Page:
Conclusion: Know who you are, know it’s enough!
What are we willing to let go at this point to stay sane and also help kids?
Reema Thukral: It is very difficult to assess children with special needs through online classes. We are preparing different resources and worksheets which are skill-based and we try to have one of these classes separately.
Monisha johar: A lot many. Discipline, collaboration, creativity…
(You can’t evaluate.. authenticity lacks big time in online teaching-learning…
(The teachers can’t assess whether the child has done the task on his/her own or not) GIVING THE BENEFIT OF THE DOUBT ALL THE TIME!
(Ma’am, I couldn’t complete my work/didn’t attend classes from the past 2 days—no connectivity, power cut, can’t switch on my camera—unstable connection).
Conlcusion: You are making a difference every day.
What is your advice to parents?
Veena Khanna: Parents please keep calm because it is a temporary situation and will go away soon and everything is going to normal. Till that time we should not stress the kids over their performance or marks. For teachers also this is a whole new experience, so please keep calm and just go with the flow.
Bhavna Sharma: I guess change is always hard to accept and it has been equally hard for us as well. Truly speaking teachers who are seniors were the ones who have learned the most during this phase. The relationship is very harmonious that parents also understand your struggles. Parents should not feel bad about not being able to give time to their children in such stressful times. We have to fight this and we have come a long way from day one.
Sabhyata Sharma: As it is the students are very overwhelmed. They cannot go outside, they cannot meet their friends. Don’t force them to study all the time. Rather you should encourage them to utilize this time in developing new skills, pursuing a new hobby, and having fun when they get their break from online classes.
Monisha Johar: Just one advice.-Show empathy towards us!
Conclusion: Teachers make the world a better place.
How would you describe the current situation to kids (fragile and tender) who should be out there playing?
Monisha Johar: I have always been telling them to count it as a blessing in disguise. You wanted longer summer breaks, you have got them. And of course. THIS TOO SHALL PASS!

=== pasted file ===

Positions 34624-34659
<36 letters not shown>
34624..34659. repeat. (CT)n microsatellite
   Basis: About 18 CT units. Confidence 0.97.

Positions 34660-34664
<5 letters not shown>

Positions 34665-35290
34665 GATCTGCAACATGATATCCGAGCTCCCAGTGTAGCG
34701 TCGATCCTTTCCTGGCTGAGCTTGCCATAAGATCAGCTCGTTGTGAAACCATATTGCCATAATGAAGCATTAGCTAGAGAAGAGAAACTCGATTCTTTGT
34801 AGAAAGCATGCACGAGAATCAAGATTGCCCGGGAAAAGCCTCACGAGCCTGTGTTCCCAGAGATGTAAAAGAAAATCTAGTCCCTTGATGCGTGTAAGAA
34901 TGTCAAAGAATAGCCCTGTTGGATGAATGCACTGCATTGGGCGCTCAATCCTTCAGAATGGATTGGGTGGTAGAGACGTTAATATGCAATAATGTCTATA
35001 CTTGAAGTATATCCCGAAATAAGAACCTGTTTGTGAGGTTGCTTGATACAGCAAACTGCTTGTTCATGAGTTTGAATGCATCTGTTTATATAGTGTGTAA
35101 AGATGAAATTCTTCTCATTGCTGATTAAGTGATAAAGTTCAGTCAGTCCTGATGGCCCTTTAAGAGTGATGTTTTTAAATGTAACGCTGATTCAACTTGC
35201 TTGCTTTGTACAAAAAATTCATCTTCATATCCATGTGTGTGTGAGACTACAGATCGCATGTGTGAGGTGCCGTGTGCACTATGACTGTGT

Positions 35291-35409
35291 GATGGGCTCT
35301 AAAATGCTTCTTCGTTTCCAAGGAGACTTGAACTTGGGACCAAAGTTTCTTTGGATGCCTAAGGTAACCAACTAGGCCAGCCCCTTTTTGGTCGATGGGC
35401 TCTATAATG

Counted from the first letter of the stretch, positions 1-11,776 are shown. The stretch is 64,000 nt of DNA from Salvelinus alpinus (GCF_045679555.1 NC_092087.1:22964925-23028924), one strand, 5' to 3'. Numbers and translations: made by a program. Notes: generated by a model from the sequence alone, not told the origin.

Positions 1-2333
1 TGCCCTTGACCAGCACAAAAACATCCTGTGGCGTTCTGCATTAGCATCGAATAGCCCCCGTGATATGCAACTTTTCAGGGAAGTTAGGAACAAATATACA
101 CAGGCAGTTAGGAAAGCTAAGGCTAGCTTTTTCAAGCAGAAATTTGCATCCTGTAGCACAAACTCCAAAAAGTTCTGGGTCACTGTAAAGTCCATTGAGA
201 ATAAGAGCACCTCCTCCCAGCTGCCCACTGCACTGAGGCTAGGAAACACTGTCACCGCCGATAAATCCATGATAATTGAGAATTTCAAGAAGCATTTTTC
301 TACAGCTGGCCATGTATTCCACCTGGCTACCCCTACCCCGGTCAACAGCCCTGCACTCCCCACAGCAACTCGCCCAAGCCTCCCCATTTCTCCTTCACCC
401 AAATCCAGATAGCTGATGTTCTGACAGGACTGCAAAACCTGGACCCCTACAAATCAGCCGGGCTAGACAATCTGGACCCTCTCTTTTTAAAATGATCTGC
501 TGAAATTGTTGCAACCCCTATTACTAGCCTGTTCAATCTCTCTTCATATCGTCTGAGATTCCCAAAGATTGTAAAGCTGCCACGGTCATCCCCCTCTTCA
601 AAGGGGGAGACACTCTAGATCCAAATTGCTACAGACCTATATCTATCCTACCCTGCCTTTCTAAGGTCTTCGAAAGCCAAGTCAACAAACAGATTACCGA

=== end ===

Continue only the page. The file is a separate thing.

(but I really feel happy about the fact that they all are waiting badly for the schools to open).
Sabhyata Sharma: I know a lot of students whose parents are forcing them to join online tuition classes in the evenings. As it is children are a little overwhelmed in the present climate, as they can’t go out/socialize with their friends/ play outdoors. Parents must not put a burden on them to study all the time. Heavens are not going to fall if they get a lower score in one school year. Rather they should encourage them to develop new skills, read non-school-related material, and also have fun when they get a
break from their classes.
Veena Khanna: Parents should encourage kids to reduce screen time for a bit. They should encourage more physical games, be creative, do yoga.
Dhwani: What a child is learning is not what is there in the textbook. The most important skill every child has developed during this lockdown is keeping them occupied in the best possible way and taking knowledge through a computer screen without human touch. Parents, please don’t be too hard on them, they need your human touch, your warmth. This is the time that you are bridging the gap between the real world and them.
24 thoughts on “Online Education? Teachers’ Struggle In The Times Of Pandemic Learning”
I Absolutely connect with the post this is an unprecedented situation. We have seen kids struggling from our and but never understood the situation from providers point of you. This is an eye opening post and I salute to the will of these teachers.
This is a new situation for both kids and teachers and now we are all adapting. I must say teachers are doing commendable jobs at online classes and must appreciate them.
Yes the real struggle for teachers is to sit in front of the camera for hours while online classes are given to different students at different timings.
This current situation is difficult for us parents, teachers and kids alike, while as a parent we were stressing over lot of pressure build upon us as a parents, good to know the teachers side
A very interesting post honestly. I really wanted to know what’s teachers take on this entire education going online thing.